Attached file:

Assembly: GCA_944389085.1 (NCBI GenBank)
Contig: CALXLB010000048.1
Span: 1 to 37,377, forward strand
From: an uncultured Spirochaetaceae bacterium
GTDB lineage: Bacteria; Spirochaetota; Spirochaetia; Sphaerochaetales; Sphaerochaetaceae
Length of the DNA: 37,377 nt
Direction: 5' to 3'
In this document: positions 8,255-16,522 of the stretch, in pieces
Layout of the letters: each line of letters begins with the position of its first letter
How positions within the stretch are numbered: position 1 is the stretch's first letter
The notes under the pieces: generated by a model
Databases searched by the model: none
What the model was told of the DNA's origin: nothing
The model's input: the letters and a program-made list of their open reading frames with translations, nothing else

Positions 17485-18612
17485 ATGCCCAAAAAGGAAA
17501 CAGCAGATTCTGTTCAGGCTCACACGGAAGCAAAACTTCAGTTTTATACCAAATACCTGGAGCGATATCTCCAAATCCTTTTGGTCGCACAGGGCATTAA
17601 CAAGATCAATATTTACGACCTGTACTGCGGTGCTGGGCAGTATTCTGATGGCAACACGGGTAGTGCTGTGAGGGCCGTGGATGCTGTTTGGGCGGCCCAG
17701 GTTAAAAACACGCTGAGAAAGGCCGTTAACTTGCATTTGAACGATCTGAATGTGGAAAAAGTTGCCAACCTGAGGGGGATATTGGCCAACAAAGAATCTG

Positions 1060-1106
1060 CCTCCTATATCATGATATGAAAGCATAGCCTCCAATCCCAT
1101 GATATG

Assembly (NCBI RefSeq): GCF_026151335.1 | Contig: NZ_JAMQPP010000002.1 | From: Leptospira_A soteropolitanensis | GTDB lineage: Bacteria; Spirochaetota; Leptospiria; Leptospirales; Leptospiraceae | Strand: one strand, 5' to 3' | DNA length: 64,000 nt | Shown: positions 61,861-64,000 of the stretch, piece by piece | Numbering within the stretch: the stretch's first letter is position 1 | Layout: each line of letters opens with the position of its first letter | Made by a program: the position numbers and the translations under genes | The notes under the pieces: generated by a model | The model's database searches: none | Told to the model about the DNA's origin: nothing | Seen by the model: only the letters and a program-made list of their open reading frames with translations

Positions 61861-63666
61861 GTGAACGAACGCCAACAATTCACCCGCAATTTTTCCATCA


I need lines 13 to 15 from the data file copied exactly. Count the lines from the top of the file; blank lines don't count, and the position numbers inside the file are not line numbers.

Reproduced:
What the model was told of the DNA's origin: nothing
The model's input: the letters and a program-made list of their open reading frames with translations, nothing else

Positions 17485-18612